Saturday, 4 March 2017

Future Nostalgia II

Maybe alternative histories date less quickly than futuristic sf? Of course, if the author's "present" interacts with the alternative history, as it does in HG Wells' Men Like Gods, then that "present" dates just as much as the author's "future" does. However, a narrative that merely presents an alternative version of the English Civil War or of World War II is already set not only pastward from the present but also sideways from the known past - go back to the seventeenth or the twentieth century, then turn right! - so it is not likely to date very quickly.

A historical novel set in the twentieth century might present fictionalized versions of, e.g., Queen Elizabeth or Tony Blair. The novel dates if its view of those historical figures comes to be seen as outmoded. An alternative history novel can give us those same characters but in a changed situation so there is less danger of outmodedness. Previously undisclosed documents can shed new light on how the Queen or the Prime Minister did respond, e.g., to the death of Diana but how they would have responded to the Change will remain forever a matter of conjecture. None of us can know for sure how we would have responded to such an event.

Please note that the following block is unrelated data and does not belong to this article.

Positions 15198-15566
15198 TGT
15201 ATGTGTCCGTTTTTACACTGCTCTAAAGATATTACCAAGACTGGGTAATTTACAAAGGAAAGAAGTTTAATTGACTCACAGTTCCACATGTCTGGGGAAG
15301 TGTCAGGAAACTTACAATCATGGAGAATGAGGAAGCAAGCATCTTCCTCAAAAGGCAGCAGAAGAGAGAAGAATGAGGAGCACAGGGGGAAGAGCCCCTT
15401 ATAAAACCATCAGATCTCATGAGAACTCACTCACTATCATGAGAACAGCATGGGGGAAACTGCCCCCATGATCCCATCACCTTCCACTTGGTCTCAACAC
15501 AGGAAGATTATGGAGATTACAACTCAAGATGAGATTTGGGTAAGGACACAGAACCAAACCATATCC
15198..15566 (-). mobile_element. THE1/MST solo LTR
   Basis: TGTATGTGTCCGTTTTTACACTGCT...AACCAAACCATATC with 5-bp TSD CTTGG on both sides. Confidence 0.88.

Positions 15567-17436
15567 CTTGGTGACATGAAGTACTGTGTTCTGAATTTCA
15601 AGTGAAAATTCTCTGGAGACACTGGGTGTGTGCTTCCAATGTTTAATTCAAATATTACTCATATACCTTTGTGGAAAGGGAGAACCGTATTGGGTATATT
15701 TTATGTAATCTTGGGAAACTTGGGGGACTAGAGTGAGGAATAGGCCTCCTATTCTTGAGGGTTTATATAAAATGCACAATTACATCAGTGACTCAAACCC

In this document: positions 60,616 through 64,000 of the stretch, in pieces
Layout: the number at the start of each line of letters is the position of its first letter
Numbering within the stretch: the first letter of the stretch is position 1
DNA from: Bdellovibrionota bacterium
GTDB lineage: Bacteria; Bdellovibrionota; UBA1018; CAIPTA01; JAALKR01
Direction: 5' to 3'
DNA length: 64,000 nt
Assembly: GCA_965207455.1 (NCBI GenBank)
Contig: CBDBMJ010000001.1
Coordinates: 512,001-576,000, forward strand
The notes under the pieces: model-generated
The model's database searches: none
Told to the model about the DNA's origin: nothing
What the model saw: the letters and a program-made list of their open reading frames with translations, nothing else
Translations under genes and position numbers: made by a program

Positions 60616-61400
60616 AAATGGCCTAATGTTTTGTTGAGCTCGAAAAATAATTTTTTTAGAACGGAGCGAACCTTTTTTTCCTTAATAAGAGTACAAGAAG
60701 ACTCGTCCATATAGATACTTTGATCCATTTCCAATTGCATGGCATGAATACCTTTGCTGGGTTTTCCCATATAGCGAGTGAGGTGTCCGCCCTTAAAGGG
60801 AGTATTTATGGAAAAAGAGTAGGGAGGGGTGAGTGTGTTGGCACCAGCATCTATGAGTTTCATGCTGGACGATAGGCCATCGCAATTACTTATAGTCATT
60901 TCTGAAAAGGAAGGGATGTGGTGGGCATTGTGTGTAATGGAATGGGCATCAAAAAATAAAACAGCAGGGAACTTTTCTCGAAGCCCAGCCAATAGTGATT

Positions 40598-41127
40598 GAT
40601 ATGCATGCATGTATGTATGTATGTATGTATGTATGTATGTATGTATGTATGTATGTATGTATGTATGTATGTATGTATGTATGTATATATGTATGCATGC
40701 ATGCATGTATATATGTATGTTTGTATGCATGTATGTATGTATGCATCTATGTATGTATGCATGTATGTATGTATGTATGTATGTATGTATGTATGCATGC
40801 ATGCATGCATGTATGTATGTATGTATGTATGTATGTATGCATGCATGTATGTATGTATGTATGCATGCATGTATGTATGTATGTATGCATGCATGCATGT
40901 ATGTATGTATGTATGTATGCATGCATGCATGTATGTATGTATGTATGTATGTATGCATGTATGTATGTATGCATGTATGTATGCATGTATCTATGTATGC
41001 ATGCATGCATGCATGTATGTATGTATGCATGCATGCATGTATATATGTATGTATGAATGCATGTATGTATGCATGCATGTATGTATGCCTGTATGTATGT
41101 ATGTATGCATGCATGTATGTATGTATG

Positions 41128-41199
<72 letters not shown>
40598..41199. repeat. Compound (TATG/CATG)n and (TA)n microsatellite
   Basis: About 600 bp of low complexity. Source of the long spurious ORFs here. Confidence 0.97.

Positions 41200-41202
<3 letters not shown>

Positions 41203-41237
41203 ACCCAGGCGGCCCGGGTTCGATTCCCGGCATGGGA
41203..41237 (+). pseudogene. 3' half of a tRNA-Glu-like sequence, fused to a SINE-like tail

So maybe the alternative histories remain immune to the passage of time and will always be as fresh when read as they were when written?

1 comment:

Sean M. Brooks said...

Kaor, Paul!

True, documents published in the future may shed new light on how her Majesty or any of her Prime Ministers responded to any number of public events. From the Suez Crisis of 1956 to the threat we face now from Jihadist terrorism. Yes, we can't possibly KNOW how Queen or Blair would have reacted to something as horrible as the Change (assuming EITHER of them even survived!).